Fear of a Hip-Hop Planet
America's New Dilemma
Every era of the black experience has produced an art form. The first great migration of blacks to urban centers took place in the early 20th century. It produced the blues. Another movement took place between 1970 and 2000, during which time seven million blacks relocated from the suburbs to the inner city. This last migration produced hip-hop music: an art form to express the shared experience of the black majority that has been left behind.
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Is Gangsta Rap just black noise? Or does it play the same role for urban youth that CNN plays in mainstream America? This provocative set of essays tells us how Gangsta Rap is a creative "report" about an urban crisis, our new American dilemma, and why we need to listen.
Increasingly, police, politicians, and late-night talk show hosts portray today's inner cities as violent, crime-ridden war zones. The same moral panic that once focused on blacks in general has now been refocused on urban spaces and the black men who live there, especially those wearing saggy pants and hoodies. The media always spotlights the crime and violence, but rarely gives airtime to the conditions that produced these problems.
The dominant narrative holds that the cause of the violence is the pathology of ghetto culture. Hip-hop music is at the center of this conversation. When 16-year-old Chicago youth Derrion Albert was brutally killed by gang members, many blamed rap music. Thus hip-hop music has been demonized not merely as black noise but as a root cause of crime and violence.
Fear of a Hip-Hop Planet: America's New Dilemma explores—and demystifies—the politics in which the gulf between the inner city and suburbia have come to signify not only a socio-economic dividing line, but a new socio-cultural divide as well.
- A chronological account of development of rap music going back to the era of slavery
- Drawings and editorial cartoons
- A multicultural bibliography containing sociological, historical, and legal materials
- A glossary of many key terms such as "structural racism" and "governmentalism"
- Depicts another side of the "culture wars" debate that shifts away from the "art" or "poison" angle back towards a conversation about the conditions that produced the music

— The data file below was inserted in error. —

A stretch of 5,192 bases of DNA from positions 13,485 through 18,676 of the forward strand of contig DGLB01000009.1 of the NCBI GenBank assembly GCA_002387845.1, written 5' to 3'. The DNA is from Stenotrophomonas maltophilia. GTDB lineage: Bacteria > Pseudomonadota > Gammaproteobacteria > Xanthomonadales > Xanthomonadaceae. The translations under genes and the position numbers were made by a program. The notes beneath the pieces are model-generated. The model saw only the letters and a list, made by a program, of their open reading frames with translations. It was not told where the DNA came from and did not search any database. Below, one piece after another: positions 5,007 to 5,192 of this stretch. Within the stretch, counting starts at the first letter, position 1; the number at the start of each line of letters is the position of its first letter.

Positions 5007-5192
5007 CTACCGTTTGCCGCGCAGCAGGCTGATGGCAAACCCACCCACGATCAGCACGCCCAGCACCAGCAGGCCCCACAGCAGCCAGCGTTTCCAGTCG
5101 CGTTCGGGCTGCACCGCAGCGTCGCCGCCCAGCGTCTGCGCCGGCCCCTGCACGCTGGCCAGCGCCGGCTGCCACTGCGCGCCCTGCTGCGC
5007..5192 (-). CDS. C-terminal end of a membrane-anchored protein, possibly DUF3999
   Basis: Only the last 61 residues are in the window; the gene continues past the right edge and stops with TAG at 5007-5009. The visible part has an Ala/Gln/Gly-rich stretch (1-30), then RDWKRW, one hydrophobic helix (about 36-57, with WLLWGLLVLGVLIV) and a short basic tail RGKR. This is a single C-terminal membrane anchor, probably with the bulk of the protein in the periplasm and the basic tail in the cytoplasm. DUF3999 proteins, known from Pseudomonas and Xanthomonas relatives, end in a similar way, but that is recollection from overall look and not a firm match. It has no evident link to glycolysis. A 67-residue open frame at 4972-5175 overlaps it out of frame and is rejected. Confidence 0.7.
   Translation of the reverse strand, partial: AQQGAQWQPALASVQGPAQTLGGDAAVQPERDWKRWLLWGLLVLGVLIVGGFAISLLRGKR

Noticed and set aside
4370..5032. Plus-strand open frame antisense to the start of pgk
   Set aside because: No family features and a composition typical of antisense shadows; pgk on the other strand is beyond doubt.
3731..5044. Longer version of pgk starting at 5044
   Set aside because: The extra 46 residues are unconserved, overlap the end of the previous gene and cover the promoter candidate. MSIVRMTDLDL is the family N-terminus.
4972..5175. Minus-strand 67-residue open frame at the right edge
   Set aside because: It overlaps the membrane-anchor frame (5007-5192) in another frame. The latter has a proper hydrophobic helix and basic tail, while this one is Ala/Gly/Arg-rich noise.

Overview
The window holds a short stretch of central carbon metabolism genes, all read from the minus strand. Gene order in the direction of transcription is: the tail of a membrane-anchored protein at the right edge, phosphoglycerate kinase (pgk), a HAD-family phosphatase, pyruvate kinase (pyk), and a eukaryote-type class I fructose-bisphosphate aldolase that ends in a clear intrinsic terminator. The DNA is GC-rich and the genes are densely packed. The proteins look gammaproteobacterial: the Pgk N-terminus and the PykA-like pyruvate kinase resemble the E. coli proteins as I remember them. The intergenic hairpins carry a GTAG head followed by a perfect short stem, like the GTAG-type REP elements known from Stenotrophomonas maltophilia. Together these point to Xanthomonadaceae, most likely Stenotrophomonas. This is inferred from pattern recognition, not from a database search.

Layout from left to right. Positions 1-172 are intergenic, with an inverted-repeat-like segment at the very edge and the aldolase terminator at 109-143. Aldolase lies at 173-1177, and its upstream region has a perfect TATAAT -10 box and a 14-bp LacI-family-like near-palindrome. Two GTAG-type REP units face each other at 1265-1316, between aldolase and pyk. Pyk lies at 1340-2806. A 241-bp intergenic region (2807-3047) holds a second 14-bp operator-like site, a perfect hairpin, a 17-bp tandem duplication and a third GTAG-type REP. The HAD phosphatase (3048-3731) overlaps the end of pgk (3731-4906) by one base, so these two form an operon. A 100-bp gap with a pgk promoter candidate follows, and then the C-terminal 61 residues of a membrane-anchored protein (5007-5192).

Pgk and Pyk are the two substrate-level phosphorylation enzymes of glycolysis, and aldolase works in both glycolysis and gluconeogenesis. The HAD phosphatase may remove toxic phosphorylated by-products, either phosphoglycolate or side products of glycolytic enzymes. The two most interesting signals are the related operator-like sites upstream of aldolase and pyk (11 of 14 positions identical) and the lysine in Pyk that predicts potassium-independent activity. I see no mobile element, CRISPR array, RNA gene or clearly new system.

- Shows the deep interconnection between how urban youth are represented in the media and urban policies like the war on drugs
- Examines how the geographic split within the black community masks a second split between two disparate cultures both claiming to be black
- Author Info
"Jones has written a provocative, extraordinary analysis of Gangsta Rap and contemporary social conditions. . . . Highly recommended."
"Professor D. Jones' new book, Fear of a Hip Hop Planet: America's New Dilemma, is informative, powerful, and enlightening. Professor Jones rebuts several criticisms of the hip hop generation and shows how hip hop impacts race, equality, and justice in America in the 21st century. This book is a must-read for those who need to better understand the hip hop generation and its role in informing America about the plight of people of African descent. I highly recommend it."
"D. Jones is a powerful and prophetic voice in the Age of Obama. He courageously and compassionately keeps our focus on social injustice and structural racism in America."
"Finally, a book that illuminates the positive role of hip hop. Fear of A Hip Hop Planet puts hip hop in its political and social context. We have erased the color line, officially but we have 'raced' culture. The book shows how this brash urban art form interprets and reflects this new socio-cultural divide. This book will change the conversation from 'Is it art ?' to 'How do we bridge the chasm between the suburbs and the post-industrial ghetto?'"
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